In a recent interview, actor Brad Pitt said he has prosopagnosia—a rare neurological condition that is commonly referred to as "face blindness." Writing for the New York Times, Dani Blum details the symptoms, causes, and treatment for the disorder.
The primary symptom of prosopagnosia is face blindness—not color blindness or general visual impairment, according to Borna Bonakdarpour, a behavioral neurologist at Northwestern Medicine.
The condition is not tied to memory loss, vision impairment, or learning disabilities, according to the National Institute of Neurological Disorders and Stroke. "It is not the same as forgetfulness or sometimes struggling to find the right word," Blum adds.
Individuals' experiences with prosopagnosia will vary in severity. For example, some may have trouble recognizing a familiar face—like a close friend or family member—while others may not be able to recognize their own reflection. In addition, some individuals may not be able to tell the difference between faces and objects.
Notably, some evidence suggests that people who have prosopagnosia may develop chronic anxiety or depression because of the isolation and fear that often accompany the condition.
"Navigating basic social interactions with prosopagnosia can become fraught, and some people avoid contact with family members and other loved ones out of fear that they will not be able to properly recognize or address them," Blum writes.
While Pitt has never received a formal prosopagnosia diagnosis, he said in a recent interview with GQ that he struggled for years to recognize people's faces.
In fact, in a 2013 interview with Esquire, Pitt said his inability to recognize people's faces was so severe that he often wanted to isolate himself as a result. "That's why I stay home," he said.
What causes the condition?
Typically, there are two categories of people that receive a prosopagnosia diagnosis: individuals who are born with the condition, and those who acquire it.
According to Blum, "[r]esearch suggests that congenital, or lifelong, prosopagnosia is less common, although estimates show that as many as one in every 50 people may struggle with some lifelong form of the condition, and scientists theorize that it may run in families."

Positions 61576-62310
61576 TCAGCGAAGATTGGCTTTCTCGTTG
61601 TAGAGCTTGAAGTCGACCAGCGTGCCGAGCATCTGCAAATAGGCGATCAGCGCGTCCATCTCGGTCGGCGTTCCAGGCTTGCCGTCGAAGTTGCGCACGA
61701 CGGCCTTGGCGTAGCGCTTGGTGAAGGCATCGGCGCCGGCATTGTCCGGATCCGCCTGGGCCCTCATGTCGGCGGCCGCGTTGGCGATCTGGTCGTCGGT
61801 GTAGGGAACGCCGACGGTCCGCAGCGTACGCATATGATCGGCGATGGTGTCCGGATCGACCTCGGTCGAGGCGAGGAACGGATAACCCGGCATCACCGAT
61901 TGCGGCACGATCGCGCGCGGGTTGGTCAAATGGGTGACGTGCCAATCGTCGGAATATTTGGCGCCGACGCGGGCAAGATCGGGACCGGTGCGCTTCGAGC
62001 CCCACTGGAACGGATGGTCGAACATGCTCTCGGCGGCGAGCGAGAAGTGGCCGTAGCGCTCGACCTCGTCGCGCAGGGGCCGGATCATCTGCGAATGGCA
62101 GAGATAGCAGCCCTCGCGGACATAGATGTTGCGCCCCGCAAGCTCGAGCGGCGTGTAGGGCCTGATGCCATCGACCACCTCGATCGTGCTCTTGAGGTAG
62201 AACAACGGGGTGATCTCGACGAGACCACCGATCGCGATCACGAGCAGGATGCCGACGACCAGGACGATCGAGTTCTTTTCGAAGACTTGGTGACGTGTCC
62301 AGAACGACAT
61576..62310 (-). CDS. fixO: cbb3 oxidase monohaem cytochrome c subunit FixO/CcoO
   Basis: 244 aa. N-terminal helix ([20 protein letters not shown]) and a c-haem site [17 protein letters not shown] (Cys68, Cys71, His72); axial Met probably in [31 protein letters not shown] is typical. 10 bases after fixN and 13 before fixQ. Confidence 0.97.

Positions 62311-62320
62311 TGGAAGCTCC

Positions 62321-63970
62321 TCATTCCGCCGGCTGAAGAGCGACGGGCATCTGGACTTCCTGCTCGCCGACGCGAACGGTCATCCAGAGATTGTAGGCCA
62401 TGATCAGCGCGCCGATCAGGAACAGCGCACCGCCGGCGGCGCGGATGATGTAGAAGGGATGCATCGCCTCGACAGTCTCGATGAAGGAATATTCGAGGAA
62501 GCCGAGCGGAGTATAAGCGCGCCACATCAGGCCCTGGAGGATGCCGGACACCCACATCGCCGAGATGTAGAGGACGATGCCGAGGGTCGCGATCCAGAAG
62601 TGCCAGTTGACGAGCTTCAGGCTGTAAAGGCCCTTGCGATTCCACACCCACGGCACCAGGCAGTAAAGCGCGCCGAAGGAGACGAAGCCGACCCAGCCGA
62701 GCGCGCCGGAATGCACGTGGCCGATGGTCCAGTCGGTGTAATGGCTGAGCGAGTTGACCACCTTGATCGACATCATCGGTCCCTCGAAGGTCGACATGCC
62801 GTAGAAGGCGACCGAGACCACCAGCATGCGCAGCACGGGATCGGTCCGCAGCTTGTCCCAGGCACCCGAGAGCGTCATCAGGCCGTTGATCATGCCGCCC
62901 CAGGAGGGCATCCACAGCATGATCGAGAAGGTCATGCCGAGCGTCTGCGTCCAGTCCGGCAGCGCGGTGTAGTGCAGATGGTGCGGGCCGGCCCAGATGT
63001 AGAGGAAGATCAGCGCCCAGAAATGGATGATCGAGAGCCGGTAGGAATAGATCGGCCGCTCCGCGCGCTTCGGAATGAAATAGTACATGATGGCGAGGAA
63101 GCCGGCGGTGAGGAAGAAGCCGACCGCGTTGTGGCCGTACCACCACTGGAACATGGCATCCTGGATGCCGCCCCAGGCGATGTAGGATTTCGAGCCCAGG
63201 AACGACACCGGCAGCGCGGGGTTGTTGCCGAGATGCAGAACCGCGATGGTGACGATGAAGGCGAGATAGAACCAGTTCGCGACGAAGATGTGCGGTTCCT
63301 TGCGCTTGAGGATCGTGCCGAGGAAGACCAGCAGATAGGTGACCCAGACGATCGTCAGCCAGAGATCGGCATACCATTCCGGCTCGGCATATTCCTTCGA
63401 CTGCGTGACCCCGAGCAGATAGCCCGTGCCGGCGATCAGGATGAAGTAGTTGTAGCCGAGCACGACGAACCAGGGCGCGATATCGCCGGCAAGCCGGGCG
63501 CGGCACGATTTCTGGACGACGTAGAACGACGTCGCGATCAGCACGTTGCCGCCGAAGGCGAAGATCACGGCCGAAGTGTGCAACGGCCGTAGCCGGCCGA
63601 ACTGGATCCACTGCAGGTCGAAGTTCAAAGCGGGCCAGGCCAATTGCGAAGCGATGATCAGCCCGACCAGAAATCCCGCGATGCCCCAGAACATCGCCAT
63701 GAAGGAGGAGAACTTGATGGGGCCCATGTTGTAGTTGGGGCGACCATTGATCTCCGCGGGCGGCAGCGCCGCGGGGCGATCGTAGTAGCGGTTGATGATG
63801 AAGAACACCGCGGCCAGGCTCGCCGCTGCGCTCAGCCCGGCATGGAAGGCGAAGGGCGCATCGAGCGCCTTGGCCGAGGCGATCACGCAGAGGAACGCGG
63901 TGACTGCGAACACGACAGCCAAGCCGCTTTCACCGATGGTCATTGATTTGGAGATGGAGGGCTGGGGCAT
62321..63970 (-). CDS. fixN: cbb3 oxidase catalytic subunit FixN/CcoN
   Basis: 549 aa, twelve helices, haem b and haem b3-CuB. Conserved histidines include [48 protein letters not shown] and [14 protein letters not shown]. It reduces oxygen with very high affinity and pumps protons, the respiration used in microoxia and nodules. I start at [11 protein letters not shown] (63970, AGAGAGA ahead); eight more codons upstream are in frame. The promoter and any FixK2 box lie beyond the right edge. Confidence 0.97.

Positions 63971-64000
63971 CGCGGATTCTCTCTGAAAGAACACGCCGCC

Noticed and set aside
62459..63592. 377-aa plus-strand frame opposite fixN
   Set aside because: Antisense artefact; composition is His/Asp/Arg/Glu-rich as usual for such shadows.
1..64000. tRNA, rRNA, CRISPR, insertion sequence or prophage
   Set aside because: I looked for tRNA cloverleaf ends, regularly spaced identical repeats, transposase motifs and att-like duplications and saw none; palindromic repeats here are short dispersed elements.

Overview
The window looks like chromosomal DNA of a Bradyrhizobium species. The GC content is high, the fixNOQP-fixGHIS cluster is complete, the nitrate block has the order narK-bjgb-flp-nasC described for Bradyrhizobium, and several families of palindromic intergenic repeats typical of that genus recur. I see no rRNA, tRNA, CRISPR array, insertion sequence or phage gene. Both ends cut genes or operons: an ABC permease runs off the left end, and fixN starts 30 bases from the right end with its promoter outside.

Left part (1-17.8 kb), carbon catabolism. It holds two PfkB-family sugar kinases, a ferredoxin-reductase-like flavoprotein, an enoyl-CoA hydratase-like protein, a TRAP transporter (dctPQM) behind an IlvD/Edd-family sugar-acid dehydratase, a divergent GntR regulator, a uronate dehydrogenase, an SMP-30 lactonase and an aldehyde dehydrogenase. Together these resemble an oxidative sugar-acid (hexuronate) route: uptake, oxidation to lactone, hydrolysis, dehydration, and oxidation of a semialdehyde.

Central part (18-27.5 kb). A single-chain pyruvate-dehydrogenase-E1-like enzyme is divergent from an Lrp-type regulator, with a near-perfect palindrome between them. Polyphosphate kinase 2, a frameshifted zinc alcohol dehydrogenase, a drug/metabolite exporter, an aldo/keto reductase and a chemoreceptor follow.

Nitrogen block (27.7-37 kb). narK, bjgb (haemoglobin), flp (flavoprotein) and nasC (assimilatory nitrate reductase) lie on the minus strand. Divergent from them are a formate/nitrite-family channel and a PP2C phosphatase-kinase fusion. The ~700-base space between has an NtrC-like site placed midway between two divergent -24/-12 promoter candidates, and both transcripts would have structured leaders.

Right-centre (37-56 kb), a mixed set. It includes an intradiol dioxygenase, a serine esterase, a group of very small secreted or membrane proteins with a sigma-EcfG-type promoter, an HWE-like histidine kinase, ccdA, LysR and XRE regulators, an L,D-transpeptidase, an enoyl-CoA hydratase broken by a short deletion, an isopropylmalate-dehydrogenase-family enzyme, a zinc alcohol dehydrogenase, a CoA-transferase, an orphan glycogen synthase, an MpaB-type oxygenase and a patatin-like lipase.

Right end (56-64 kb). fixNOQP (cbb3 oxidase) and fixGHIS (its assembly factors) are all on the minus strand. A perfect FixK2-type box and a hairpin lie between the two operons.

"There doesn't seem to be any obvious structural abnormality" in the brain for those born with the condition, said Andrey Stojic, director of general neurology at the Cleveland Clinic. Notably, since there aren't clear brain lesions in those with congenital prosopagnosia, scientists don't fully understand what causes it.
In comparison, individuals who acquire prosopagnosia later in life may have lesions in the brain that resulted from a head injury or trauma. According to Bonakdarpour, people can also acquire prosopagnosia after a stroke or while they are developing Alzheimer's disease.
What are the treatments for prosopagnosia?
Currently, there is no treatment for prosopagnosia, Bonakdarpour noted. However, the condition can be managed. Individuals with the condition often try to focus on features like hair color, walking style, or voices to differentiate between people.
Typically, neurologists diagnose the condition through a series of tests that assess a person's ability to remember and recognize faces. "It can be a lengthy process, as doctors often take pains to assure a patient's face blindness is not a symptom of a wider degenerative neurological condition," Blum writes.
Notably, many people who have the condition—like Pitt—will not receive a formal diagnosis. "Many of the challenges he's describing, the problems he has, are not atypical for folks who experience it," Stojic said.
"It be can relatively debilitating for people," he added. "It's hard for other people to understand." (Blum, New York Times, 7/7)